Roger Clemens Biography/ Roger Clemens
Roger Clemens is a baseball player. He joined Red Sox in 1983. In 1986, he achieved a 24-4 record and earned the Cy Young Award and was named Most Valuable Player. After stepping out of retirement in 2004, he pitched for the Astros. After three years, he led the club to its first-ever world series, then he returned to the New York Yankees in 2007 for his final season.
Roger Clemens Age
Roger Clemens was born on August 4, 1962, in Dayton, Ohio. he is 56 years old as of 2018
Roger Clemens son
Roger Clemens has four sons: Koby Aaron, Kory Allen, Kacy Austin, and Kody Alec- all were given “K” names to honor Clemen’s strikeouts. Kacy played college baseball for the Texas Longhorns and thereafter was drafted by the Blue Jays in the eighth round of the 2017 Major League Baseball draft.
Kody also plays baseball for the Texas Longhorn and was drafted 79th overall in the third round of the 2018 Major League Baseball draft. Koby was a Minor League prospect in various MLB clubs.
Roger Clemens Wife
Clemens married Debra Lynn Godfrey on November 24, 1984. Debra was born on May 27, 1963.
She once left a Red Sox game due to her overwhelming emotions when Clemens pitched for another team. She also quoted in the book stating that it was the poor attitude of Red Sox fans that made the team to lose the World series.
Debra posted in a bikini suit together with her husband for a sport illustrated pictorial regarding athletes and their wives.
Roger Clemens Net worth
Rogers Clemens has an estimated net worth of 60 million dollars.
Roger Clemens baseball cardsRoger Clemens card (1)
Roger Clemens rookie card
Roger Clemens amazing accomplishments in the game has made him popular and hence his rookie cards have been getting a lot of attention in the past few years. He was successful his whole career no matter where he pitched. Some of the best Roger Clemens rookie cards are extremely valuable. They are still worth buying at their current values. His rookie cards will never reach the value of let us say a Nolan Ryan rookie card, but they should still be worth much more than what they are currently selling for.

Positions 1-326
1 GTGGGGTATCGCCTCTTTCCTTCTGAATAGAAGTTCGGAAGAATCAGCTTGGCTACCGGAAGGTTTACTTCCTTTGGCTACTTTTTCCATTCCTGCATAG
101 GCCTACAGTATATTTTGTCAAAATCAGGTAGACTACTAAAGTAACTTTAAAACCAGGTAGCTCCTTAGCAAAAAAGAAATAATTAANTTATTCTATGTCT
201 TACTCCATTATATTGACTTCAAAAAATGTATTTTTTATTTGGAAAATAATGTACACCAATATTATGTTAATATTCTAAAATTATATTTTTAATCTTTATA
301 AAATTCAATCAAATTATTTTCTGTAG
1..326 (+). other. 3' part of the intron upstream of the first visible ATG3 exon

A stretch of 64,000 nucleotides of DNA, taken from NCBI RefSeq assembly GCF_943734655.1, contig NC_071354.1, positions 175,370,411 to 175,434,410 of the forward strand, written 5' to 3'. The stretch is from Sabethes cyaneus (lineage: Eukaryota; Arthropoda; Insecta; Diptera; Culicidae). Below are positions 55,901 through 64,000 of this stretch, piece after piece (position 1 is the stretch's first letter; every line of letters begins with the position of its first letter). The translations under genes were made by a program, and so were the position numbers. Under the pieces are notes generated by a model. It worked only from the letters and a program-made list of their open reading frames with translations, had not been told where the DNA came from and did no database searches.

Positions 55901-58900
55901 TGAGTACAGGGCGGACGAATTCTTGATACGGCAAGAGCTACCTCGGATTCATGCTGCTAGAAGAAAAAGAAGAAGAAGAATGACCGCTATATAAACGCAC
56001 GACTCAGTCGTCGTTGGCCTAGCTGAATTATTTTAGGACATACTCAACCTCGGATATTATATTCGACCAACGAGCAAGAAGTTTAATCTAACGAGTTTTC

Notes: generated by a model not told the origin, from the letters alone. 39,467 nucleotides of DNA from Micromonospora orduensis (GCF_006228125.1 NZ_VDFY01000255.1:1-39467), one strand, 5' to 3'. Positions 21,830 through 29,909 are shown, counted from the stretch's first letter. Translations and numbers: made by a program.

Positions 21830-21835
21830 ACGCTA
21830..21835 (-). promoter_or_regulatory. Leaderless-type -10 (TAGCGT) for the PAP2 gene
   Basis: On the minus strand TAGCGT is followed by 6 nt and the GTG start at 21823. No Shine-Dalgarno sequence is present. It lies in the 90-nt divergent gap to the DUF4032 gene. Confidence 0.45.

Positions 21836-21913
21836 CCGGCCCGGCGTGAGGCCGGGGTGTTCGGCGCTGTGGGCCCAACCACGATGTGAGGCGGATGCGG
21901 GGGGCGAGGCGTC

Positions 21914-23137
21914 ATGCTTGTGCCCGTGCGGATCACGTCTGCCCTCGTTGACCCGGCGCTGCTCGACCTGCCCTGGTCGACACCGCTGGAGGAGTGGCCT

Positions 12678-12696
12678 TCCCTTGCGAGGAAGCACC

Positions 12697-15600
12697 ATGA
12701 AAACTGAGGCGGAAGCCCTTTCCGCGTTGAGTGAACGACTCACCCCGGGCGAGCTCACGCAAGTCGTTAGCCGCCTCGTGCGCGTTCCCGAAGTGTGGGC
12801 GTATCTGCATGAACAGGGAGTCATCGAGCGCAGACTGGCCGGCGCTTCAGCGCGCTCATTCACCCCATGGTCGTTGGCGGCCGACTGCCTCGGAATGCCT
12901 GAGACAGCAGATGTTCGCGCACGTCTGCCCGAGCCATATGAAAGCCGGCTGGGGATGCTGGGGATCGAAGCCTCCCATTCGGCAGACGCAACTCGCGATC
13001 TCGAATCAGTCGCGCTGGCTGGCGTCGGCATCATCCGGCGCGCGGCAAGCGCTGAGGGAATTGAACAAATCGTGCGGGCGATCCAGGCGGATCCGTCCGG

Roger Clemens stats
Clemens was 21 years old when he broke into the big leagues on May 15, 1984, with the Boston Red Sox. His biographical data, year-by-year hitting stats, fielding stats, pitching stats (where applicable), career totals, uniform numbers, salary data, and miscellaneous items-of-interest are presented by Baseball Almanac on this comprehensive Roger Clemens baseball stats page.
Roger Clemens Autograph
Clemens, early in his career, was very accessible to fans and collectors, therefore, gaining popularity and stature on the field. This made him become overwhelmed with autograph requests. While his signature changed over time, becoming shorter and quicker in appearance, elements of its basic structure were retained.
Clemens has provided authentic signatures to the hobby during private and public signings in conjunction with memorabilia companies such as TRISTAR productions.
Roger Clemens red sox
Clemens was drafted 19th overall by the Boston Red Sox in 1983. He broke into the majors with the Red Sox in 1984 and went on to win 3 Cy Young Awards. An undiagnosed torn labrum threatened to end his career early; he successfully underwent arthroscopic surgery at the hands of the then relatively unknown Dr. James Andrews.
In 1986, his 24 wins helped guide the Red Sox to a World Series berth and earned Clemens the American League MVP award for the regular season. He started in the all-star game and was named the most valuable player for throwing three perfect innings and striking out two.
Clemens would win the Cy Young Award twice more with the Red Sox, 1987 and 1991. On June 21, 1989, Clemens surrendered the first of 609 home runs in the career of Sammy Sosa. Sosa was then a rookie for the Texas Rangers.
The Red Sox did not re-sign Clemens following the 1996 season, despite offering him “by far the most money ever offered to a player in the history of the Red Sox franchise.” General Manager Dan Duquette remarked that he “hoped to keep him in Boston during the twilight of his career”, though Clemens left and signed with the Toronto Blue Jays.
The emphasis on the misquoted 1996 “Twilight” comment took on a life of its own following Clemens’s post-Boston successes, and Duquette was vilified for letting the star pitcher go. Ultimately, Clemens would go on to have a record of 162–73 for the rest of his career after leaving the Red Sox.
Clemens recorded 192 wins for the Red Sox, tied with Cy Young for the franchise record and is their all-time strikeout leader with 2,590. No Red Sox player has worn his #21 since Clemens left the team in 1996.